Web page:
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Osteoporos Int. 2018 Sep 19. doi: 10.1007/s00198-018-4702-7. [Epub ahead of print]

Adherence to osteoporosis therapy after an upper extremity fracture: a pre-specified substudy of the C-STOP randomized controlled trial.

Author information

1
Department of Medicine, University of Alberta, Edmonton, Canada. Finlay.McAlister@ualberta.ca.
2
Clinical Sciences Building, University of Alberta, 11350 83 Avenue, Edmonton, Alberta, T6G 2G3, Canada. Finlay.McAlister@ualberta.ca.
3
Department of Medicine, University of Alberta, Edmonton, Canada.
4
Department of Physical Therapy, University of Alberta, Edmonton, Canada.
5
Department of Emergency Medicine, University of Alberta, Edmonton, Canada.
6
School of Public Health, University of Alberta, Edmonton, Canada.
7
EPICORE Centre, Department of Medicine, University of Alberta, Edmonton, Canada.

Abstract

Despite their proven efficacy for secondary fracture prevention, long-term adherence with oral bisphosphonates is poor.

INTRODUCTION:

To compare the effectiveness of two interventions on long-term oral bisphosphonate adherence after an upper extremity fragility fracture.

METHODS:

Community-dwelling participants 50 years or older with upper extremity fragility fractures not previously treated with bisphosphonates were randomized to either a multi-faceted patient and physician educational intervention (the active control arm) vs. a nurse-led case manager (the study arm). Primary outcome was adherence (taking > 80% of prescribed doses) with prescribed oral bisphosphonates at 12 months postfracture between groups; secondary outcomes included rates of primary non-adherence and 24-month adherence. We also compared quality of life between adherent and non-adherent patients.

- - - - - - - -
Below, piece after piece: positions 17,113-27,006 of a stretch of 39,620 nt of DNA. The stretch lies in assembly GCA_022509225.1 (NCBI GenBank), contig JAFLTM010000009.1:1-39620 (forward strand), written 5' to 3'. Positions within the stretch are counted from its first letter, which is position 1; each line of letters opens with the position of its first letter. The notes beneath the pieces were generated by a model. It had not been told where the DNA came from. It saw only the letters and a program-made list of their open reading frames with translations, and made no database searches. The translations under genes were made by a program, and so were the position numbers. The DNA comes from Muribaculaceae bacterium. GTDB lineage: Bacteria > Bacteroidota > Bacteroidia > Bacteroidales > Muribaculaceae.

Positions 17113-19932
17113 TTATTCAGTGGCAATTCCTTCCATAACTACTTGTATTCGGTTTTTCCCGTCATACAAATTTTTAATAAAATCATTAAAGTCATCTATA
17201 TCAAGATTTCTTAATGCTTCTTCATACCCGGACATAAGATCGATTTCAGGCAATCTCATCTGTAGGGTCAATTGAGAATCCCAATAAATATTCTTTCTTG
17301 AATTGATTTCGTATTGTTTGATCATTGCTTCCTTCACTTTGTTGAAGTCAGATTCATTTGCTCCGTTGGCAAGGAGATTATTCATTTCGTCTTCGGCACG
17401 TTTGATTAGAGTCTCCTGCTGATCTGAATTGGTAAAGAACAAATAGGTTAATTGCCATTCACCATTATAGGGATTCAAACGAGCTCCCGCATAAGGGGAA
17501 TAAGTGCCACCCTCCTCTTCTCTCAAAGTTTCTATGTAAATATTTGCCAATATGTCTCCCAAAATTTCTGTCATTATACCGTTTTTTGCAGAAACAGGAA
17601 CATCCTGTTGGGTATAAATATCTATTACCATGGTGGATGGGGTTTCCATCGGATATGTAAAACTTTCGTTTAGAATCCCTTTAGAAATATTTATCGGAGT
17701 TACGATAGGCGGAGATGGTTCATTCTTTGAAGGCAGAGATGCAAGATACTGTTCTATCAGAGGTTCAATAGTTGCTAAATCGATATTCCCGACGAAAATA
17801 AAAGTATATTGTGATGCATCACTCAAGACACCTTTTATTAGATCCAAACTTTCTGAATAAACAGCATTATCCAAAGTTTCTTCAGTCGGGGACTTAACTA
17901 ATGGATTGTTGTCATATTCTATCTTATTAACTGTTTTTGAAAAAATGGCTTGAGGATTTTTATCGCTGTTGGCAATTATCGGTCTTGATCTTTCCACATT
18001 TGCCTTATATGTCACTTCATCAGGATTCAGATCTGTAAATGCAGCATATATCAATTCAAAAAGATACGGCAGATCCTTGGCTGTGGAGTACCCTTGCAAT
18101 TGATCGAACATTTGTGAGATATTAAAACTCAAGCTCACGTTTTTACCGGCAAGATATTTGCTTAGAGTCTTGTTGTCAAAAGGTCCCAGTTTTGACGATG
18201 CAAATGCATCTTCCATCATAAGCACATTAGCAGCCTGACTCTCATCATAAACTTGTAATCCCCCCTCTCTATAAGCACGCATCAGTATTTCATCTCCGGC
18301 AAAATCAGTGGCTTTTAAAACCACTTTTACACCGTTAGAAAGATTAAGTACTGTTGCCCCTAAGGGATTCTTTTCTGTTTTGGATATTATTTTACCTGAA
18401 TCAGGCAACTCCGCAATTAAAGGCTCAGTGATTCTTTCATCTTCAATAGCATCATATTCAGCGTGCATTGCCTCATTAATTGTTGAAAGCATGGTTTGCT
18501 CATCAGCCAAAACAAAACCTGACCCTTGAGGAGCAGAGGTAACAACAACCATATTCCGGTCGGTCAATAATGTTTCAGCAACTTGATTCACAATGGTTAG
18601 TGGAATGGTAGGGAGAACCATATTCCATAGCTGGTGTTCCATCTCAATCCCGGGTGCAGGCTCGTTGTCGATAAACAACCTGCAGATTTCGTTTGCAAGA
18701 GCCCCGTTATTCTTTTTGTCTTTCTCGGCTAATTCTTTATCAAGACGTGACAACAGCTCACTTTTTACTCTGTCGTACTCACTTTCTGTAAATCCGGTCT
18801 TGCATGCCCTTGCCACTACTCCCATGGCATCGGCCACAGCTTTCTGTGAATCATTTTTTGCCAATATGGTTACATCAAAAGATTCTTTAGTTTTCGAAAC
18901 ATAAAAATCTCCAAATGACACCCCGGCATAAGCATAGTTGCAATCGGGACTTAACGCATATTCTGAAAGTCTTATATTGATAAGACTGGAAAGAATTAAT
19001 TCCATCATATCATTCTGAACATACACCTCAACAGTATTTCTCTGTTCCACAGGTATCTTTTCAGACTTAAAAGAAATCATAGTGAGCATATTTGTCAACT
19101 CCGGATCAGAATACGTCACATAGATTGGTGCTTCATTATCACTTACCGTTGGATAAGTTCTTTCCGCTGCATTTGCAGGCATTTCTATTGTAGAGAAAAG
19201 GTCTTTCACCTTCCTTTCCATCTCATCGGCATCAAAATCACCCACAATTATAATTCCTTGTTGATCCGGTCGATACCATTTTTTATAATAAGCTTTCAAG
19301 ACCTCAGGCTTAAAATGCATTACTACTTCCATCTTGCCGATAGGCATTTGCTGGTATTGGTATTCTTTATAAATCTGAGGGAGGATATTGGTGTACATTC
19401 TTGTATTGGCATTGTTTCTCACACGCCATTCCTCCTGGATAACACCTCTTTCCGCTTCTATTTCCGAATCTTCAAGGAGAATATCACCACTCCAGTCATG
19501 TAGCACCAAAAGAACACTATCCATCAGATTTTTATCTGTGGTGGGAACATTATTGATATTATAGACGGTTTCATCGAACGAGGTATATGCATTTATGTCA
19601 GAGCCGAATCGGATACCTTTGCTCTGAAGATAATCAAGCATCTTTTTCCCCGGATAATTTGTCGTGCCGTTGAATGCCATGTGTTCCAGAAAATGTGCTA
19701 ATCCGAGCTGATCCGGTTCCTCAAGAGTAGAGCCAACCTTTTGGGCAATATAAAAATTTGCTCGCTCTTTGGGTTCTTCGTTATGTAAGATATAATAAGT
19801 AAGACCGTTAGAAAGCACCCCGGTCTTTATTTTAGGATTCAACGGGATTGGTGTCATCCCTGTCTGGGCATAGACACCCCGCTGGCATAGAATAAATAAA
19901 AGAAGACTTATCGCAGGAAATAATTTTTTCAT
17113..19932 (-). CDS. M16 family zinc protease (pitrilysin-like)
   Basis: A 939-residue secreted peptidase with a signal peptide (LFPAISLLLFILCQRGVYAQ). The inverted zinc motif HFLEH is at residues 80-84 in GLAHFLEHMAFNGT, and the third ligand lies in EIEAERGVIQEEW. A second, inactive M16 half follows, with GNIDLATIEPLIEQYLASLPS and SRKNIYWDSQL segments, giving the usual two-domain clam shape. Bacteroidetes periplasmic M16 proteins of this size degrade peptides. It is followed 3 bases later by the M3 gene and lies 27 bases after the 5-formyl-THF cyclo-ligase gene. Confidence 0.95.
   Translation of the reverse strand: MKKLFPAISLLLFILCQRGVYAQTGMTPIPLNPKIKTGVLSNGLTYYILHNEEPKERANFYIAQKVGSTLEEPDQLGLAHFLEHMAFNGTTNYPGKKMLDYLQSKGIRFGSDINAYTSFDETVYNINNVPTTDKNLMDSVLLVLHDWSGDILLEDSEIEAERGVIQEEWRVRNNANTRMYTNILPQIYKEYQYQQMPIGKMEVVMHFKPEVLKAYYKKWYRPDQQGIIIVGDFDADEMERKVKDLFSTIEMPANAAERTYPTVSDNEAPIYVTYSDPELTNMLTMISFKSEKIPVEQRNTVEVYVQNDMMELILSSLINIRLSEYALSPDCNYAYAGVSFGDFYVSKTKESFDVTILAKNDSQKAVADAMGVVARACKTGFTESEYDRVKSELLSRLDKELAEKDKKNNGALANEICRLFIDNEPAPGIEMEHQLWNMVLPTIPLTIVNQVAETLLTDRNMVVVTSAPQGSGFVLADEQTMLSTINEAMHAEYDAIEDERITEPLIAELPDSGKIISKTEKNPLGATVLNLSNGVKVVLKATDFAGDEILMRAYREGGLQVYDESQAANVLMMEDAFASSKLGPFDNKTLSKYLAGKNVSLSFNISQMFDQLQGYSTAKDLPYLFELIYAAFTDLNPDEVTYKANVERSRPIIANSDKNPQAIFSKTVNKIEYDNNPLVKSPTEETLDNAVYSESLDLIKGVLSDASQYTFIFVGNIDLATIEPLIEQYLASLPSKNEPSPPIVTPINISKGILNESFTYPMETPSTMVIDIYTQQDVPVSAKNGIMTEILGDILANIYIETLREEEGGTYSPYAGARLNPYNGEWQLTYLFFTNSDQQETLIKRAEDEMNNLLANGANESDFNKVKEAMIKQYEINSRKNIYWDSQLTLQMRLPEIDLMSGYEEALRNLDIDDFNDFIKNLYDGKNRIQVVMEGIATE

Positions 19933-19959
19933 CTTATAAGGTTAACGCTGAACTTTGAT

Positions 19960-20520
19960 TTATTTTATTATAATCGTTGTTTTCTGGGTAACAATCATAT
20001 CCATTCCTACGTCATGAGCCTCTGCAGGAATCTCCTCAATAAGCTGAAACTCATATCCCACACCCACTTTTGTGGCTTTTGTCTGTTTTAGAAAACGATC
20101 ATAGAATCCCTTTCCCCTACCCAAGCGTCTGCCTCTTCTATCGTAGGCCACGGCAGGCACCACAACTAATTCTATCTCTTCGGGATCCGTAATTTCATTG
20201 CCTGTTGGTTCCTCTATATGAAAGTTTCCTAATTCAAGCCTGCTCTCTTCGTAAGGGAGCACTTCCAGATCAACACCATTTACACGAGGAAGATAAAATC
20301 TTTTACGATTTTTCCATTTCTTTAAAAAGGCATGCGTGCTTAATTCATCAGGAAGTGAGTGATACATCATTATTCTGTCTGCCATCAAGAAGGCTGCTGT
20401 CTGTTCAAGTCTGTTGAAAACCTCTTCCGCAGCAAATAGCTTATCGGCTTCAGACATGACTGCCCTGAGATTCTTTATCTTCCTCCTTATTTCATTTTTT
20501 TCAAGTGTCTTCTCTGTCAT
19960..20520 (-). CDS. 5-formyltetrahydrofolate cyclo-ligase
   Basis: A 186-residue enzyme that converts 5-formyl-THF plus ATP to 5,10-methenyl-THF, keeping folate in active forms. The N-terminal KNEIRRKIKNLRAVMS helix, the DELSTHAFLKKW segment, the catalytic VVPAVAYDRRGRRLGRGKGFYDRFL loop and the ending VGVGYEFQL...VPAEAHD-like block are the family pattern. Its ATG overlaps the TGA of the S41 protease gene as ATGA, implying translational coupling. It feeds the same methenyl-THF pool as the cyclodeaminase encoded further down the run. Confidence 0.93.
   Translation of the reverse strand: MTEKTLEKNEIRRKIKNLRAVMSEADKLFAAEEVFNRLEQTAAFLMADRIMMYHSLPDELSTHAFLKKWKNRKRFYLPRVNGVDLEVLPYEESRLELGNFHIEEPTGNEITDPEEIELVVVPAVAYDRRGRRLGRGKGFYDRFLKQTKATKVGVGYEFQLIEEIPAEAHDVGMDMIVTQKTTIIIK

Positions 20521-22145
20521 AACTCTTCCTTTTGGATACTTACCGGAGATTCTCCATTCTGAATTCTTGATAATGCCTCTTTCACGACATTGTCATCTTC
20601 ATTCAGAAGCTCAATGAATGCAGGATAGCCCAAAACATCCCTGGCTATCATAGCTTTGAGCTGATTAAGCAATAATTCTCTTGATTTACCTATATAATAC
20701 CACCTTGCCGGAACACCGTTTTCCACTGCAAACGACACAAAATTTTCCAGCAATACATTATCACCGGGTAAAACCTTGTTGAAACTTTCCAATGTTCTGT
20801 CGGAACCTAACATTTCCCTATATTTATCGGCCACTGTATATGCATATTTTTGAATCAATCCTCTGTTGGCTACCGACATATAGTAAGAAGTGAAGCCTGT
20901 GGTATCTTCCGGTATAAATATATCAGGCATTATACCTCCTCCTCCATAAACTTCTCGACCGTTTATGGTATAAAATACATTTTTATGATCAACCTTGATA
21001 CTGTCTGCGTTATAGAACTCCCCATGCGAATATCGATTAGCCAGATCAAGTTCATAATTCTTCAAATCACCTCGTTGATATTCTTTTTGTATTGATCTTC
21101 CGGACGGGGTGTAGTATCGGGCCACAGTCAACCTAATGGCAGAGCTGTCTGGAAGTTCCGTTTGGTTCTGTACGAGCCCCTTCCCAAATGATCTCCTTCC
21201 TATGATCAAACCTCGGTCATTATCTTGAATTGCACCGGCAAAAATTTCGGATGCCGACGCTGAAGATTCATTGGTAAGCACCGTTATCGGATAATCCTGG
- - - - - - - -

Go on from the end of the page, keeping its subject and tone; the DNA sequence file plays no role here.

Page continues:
RESULTS:

By 12 months, adherence with the initially prescribed bisphosphonate was similar (p = 0.96) in both groups: 38/48 (79.2%) in the educational intervention group vs. 66/83 (79.5%) in the case manager arm. By 24 months, adherence rates were 67% (32/48) in the educational intervention group vs. 53% (43/81) in case managed patients (p = 0.13). Primary non-adherence was 6% (11 patients) in the educational intervention group and 12% (21 patients) in the case managed group (p = 0.07). Prior family history of osteoporosis (aOR 2.1, 95% CI 1.0 to 4.4) and being satisfied with current medical care (aOR 2.3, 95% CI 1.1 to 4.8) were associated with better adherence while lower income (aOR 0.2, 95% CI 0.1 to 0.6, for patients with income < $30,000 per annum) was associated with poorer rates of adherence. There were no differences in health-related quality of life scores at baseline or during follow-up between patients who were adherent and those who were not.

CONCLUSION:

While both interventions achieved higher oral bisphosphonate adherence compared to previously reported adherence rates in the general population, primary non-adherence and long-term adherence to bisphosphonates were similar in both arms. Adherence was influenced by family history of osteoporosis, satisfaction with current medical care, and income.

TRIAL REGISTRATION:

ClinicalTrials.gov : NCT01401556.

KEYWORDS:

Adherence; C-STOP; Osteoporosis

PMID:
30232538
DOI:
10.1007/s00198-018-4702-7

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